Mr Leech said: “It is highly unlikely she will be freed any time soon even though she is now post-tariff – that is, has served in excess of her minimum term.

“She remains in closed conditions following her abscond from East Sutton Park in 2009, and that in itself is a huge indicator that she is not yet considered suitable to be trusted.

“Realistically I suspect we are looking at a minimum of three more years before she is in any realistic position to be released – and she will have to be tested in an open prison again for at least a couple of years before release becomes any kind of possibility.”

18 Months for Judge Attack Man

hhjdevaux

A fitness instructor who attacked a judge and knocked off his wig at Ipswich Crown Court has been jailed for 18 months after admitting contempt of court.

Paul Graham, 27, of Quendon Place, Haverhill, raced from the public gallery and vaulted over a gate to get behind the judge’s bench before throwing punches at Judge John Devaux in court two.

Judge Devaux had just sentenced his brother, Philip Graham, 30, of the same address, to 30 months in prison for causing death by dangerous driving.

Appearing in handcuffs and wearing a black vest top before Judge David Goodin, Paul Graham admitted contempt.

He was flanked in the dock by three security guards throughout the hearing and an extra guard stood by the exit.

Judge Goodin described how the High Sheriff of Suffolk Sir Edward Greenwell and a local clergyman who had been sitting alongside Judge Devaux “did their best to bring the attack to an end”.

Police officers in the case managed to restrain Paul Graham before security guards led him away.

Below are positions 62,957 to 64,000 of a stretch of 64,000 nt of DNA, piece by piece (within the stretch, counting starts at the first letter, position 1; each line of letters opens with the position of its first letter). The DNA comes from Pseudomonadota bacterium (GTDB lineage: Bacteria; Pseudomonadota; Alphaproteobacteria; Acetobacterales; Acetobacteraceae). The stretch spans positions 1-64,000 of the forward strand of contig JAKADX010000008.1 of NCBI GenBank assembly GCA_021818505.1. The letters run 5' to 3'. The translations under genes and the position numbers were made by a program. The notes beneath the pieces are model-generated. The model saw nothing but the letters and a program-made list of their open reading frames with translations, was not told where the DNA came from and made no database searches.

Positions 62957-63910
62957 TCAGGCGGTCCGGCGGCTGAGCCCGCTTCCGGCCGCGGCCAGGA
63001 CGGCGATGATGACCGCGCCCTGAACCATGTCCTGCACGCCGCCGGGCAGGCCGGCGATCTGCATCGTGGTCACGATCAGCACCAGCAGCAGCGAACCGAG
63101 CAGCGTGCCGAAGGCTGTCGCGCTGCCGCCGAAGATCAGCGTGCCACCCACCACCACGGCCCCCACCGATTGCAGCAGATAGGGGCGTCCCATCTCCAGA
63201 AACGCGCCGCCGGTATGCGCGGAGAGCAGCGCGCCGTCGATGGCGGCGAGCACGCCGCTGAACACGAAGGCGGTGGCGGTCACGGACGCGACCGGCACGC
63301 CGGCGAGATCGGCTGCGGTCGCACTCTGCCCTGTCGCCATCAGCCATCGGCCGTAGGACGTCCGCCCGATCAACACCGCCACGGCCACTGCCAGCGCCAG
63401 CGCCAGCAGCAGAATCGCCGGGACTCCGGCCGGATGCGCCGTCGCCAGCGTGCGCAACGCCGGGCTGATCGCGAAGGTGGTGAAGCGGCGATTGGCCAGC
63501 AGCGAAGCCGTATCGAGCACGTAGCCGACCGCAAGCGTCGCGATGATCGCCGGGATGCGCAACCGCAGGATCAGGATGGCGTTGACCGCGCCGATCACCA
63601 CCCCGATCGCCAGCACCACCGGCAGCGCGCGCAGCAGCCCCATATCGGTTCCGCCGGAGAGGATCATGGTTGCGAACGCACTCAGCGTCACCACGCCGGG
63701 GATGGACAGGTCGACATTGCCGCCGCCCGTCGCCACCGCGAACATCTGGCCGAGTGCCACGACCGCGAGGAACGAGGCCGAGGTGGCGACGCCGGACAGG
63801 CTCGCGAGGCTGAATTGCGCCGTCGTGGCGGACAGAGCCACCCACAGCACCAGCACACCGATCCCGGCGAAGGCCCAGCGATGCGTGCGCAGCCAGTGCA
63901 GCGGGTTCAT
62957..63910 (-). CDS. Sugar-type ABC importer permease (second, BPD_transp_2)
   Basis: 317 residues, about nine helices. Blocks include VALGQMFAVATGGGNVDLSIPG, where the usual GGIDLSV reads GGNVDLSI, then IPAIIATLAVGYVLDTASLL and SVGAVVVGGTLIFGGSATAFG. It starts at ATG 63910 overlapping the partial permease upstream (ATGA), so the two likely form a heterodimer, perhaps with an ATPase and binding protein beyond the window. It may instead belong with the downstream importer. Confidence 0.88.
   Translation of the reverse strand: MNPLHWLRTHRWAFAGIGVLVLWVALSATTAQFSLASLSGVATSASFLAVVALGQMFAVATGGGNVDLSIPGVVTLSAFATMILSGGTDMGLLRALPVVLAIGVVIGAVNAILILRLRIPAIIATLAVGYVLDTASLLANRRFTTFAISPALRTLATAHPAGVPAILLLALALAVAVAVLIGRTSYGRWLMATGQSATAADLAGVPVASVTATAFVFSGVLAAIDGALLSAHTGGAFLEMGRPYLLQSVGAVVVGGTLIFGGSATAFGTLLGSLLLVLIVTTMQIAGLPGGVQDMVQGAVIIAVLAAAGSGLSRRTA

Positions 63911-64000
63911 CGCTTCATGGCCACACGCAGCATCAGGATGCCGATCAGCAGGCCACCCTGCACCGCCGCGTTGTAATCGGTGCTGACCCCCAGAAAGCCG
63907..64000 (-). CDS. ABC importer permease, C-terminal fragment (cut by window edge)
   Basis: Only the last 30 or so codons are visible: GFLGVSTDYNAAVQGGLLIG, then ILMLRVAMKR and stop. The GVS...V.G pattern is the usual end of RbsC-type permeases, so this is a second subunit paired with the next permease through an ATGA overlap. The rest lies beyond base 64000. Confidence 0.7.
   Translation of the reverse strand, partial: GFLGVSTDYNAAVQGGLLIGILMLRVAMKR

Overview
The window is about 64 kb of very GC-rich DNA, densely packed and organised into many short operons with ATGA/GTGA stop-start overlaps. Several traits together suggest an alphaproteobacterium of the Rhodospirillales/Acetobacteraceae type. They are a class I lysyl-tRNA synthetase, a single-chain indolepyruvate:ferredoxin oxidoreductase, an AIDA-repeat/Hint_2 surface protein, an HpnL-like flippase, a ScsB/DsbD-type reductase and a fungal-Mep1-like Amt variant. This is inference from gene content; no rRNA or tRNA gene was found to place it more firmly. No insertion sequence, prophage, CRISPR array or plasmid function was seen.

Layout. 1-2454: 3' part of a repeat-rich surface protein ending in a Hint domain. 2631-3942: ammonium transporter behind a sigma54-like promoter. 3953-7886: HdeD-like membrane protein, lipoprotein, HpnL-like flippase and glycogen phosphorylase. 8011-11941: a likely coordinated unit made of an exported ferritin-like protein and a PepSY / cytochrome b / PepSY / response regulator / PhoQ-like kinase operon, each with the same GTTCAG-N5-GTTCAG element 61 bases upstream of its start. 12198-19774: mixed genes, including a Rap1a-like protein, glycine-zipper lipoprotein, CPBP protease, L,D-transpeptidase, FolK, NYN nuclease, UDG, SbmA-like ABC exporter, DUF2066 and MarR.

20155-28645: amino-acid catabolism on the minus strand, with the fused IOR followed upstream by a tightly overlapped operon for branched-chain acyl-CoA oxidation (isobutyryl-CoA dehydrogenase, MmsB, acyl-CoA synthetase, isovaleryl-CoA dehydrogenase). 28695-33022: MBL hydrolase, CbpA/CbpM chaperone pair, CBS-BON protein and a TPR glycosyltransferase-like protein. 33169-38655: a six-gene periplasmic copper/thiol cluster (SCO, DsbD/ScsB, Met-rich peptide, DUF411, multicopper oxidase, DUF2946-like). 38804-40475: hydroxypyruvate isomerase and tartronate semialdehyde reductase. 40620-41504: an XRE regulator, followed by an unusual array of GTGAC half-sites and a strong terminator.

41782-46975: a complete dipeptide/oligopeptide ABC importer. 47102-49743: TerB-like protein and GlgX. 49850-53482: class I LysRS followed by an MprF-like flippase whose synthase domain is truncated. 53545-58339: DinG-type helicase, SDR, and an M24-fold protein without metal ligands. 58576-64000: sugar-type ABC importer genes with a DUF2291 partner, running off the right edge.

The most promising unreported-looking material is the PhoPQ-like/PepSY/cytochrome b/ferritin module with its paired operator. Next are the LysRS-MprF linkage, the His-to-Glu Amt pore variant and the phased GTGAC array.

“When the judge had passed the inevitable sentence of imprisonment, you left the public gallery at speed, travelled down the side of the court very fast, vaulted over the wooden gate at the side of the bench, physically attacked Judge Devaux by punches which actually caused no physical injury,” he said.

“That conduct was disruptive, insulting and intimidating. It was a contempt of court.

“We have in this country courts which are open to the public, but what you did was an attack on justice, on the administration of justice, an attack on the rule of law.

“Any violent physical attack on the judge or any member of court staff or officer of the court must be dealt with severely.”

Richard Potts, mitigating, said his client did not accept he threw punches but accepted there had been a struggle and that he had behaved in an intimidating manner.

He added: “He has instructed me to apologise unreservedly on his behalf. He is a physically fit man and had he really wished to do real physical harm, there is no doubt he could have done so.

“It was a spontaneous act borne out of high emotion. It was an outpouring of grief. There is going to be a substantial diminution in the family as a result of both brothers being in custody.”

He added that Paul Graham had a university education and was qualified as a security guard and personal trainer.

Philip Graham was convicted after a trial earlier this year of killing father-of-two Derek Foster, 37, when his car hit the victim’s motorcycle on the B1054 in July last year.

Mr Foster’s widow and family were in court at the time of the attack.

Court reporter Jane Hunt, who witnessed the drama, wrote in the East Anglian Daily Times: “In a matter of seconds, and before anyone had time to react, the man raced past the press bench where I was sitting and past lawyers involved in the case and vaulted a wooden gate leading to the area where Judge Devaux was.

“During the melee Judge Devaux’s wig and glasses were pulled off and after the man, who was ranting and shouting abuse throughout the incident, was pulled away from him the judge was led from court by staff looking shaken but apparently uninjured.”